Sputnik has discussed this with Jan Nolte, a politician with the party Alternative for Germany (AfD).
Sputnik: In your view, why is the CDU now debating the merits of re-introducing military service for young people? How helpful is this type of national service?
Jan Nolte: It's just a part of their election campaign tactics, I think. In the near future, we will have elections in the German federal states of Hessia and Bavaria and the CDU party is afraid of not appearing conservative enough, especially because of the AfD; but even the minister of defense, Ursula von der Leyen, has already made clear that she does not approve of this idea.
Sputnik: What are the current security challenges facing the country?
Jan Nolte: The Bundeswehr is an army with worldwide deployments, it is affected by terrorism and dynamic conflicts. My objective is to keep the soldiers away from most of those missions. Another issue which is often discussed nowadays is, of course, the aggressive policy of NATO, and I clarify again, that we are standing for a policy of detente, we oppose baseless NATO aggressions carried out with the help of Germany.
Sputnik: Can this move have an impact on Berlin's ties with NATO? How is it going to affect the relationship with NATO?
Jan Nolte: I don't think that this re-introduction will come in the next time, we have no majority for it in the Bundestag; there is a majority in German society, but not in our parliament, so I think this discussion or this debate won't have any effect on our relations with NATO.
Sputnik: Some lawmakers have argued that the proposal could clash with the country's ban on forced labor; how justified are these concerns?
Jan Nolte: Military conscription is not abolished, it is just interrupted, so it's still enshrined in our constitution, so these concerns will have no foundation. But for general obligatory service, we would need to create a legal basis at first, that's right.
Sputnik: Proposals to increase the defense budget were shown to be unpopular in Germany; has this changed? Recent polls have indicated that the public supports this notion. Do you think it is likely to be accepted in the near future?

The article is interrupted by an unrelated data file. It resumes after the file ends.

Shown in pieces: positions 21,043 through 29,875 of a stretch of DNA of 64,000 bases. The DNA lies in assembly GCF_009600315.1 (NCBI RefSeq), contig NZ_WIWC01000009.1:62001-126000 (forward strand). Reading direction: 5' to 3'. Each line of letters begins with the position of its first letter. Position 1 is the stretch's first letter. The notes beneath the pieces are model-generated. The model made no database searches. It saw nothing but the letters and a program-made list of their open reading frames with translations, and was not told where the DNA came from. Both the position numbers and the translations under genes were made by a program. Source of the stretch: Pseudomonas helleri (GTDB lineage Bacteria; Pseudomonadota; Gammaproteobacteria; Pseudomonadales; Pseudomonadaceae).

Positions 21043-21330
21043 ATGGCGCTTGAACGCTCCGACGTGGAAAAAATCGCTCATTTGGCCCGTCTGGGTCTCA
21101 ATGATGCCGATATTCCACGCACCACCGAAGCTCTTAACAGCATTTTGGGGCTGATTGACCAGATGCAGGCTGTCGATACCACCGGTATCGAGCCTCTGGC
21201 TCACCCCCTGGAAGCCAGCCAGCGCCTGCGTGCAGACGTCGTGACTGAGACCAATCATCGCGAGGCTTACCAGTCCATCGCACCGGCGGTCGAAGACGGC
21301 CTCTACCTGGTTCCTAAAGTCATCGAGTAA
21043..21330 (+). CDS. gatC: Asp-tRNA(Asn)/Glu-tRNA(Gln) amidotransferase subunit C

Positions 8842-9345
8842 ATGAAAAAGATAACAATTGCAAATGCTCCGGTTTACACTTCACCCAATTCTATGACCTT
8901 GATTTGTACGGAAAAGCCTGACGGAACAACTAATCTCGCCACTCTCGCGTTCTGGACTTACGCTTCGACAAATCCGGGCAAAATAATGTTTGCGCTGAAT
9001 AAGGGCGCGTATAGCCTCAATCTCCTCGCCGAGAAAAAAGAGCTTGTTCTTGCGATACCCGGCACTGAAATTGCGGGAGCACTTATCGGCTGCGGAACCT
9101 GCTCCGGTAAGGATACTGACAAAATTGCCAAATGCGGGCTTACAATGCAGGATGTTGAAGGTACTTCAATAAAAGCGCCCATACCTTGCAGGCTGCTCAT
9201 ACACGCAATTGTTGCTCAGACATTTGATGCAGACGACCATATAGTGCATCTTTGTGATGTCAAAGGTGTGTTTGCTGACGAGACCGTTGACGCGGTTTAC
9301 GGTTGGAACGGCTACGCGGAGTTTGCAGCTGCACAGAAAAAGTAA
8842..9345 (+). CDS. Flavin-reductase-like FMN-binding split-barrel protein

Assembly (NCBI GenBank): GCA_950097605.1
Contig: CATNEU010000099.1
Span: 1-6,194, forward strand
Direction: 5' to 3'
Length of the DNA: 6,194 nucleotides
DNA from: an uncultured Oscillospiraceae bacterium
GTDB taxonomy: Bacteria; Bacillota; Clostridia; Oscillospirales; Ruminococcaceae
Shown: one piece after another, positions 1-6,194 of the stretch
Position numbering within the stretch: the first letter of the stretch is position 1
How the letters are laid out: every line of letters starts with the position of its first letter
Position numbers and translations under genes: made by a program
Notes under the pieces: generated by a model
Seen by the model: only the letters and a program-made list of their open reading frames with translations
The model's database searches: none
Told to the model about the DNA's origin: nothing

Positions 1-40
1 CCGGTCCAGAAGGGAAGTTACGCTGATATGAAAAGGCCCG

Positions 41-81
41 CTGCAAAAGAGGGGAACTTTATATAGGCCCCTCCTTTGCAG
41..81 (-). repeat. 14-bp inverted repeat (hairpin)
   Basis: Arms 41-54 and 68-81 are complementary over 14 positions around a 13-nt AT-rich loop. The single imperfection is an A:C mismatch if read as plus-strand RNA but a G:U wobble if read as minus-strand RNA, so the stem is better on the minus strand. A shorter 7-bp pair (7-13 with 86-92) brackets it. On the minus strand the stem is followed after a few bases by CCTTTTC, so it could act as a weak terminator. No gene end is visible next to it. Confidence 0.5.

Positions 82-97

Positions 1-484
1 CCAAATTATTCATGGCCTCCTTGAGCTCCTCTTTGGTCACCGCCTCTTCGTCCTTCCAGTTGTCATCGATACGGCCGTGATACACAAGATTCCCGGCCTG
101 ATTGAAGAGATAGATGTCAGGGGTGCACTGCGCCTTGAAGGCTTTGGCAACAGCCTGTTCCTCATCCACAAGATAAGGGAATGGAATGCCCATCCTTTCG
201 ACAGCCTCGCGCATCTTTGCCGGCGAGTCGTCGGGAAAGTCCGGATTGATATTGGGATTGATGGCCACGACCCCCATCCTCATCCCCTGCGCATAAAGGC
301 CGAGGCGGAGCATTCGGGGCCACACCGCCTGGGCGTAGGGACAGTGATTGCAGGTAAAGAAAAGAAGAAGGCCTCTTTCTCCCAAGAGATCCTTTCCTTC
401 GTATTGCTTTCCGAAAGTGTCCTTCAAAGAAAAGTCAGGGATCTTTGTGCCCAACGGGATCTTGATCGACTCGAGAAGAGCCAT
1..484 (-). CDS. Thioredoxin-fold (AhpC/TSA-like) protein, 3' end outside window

Jan Nolte: As I said, we would have a majority in the public for this, but the government has another opinion about this and there is no majority in our parliament. So I think there won't be any conscription; it's just because of the election campaign that they are talking about this.
Sputnik: Earlier, the governing party supported the idea of recruiting foreign EU nationals to boost recruitment. How is this idea perceived by the public, are you in favor of this?
Jan Nolte: No, I'm not in favor of it. I think, at least, you need to have German citizenship to defend this country and the population here in Germany thinks the same, mainly. They're not in favor of this and I don't think we will get foreign soldiers in our army in the coming years.
Sputnik: Many reports have indicated that the German army is facing many issues, such as outdated equipment and the lack of supplies., Are these problems really consistent with what's happening within the German army at the moment?
Jan Nolte: Yes it's true; in the past, the CDU and the SDP wanted to save money, so they didn't buy enough systems, weapons and things like that. This is the reason for the problems.
Sputnik: The GDP of Germany is one of the highest ranking in the world and to have a German army where you've got issues with outdated equipment is very much a surprise globally. What more can be done to resolve this situation; is there going to be more funding to resolve this situation?
Jan Nolte: We will raise the money that we spend on our military by up to 32 billion [euros] by 2021, but it takes a lot of time to solve all of these problems. They're working on it, but we won't solve these problems tomorrow or in the next year, it will take time.
The views and opinions expressed by Jan Nolte are those of the speaker and do not necessarily reflect those of Sputnik.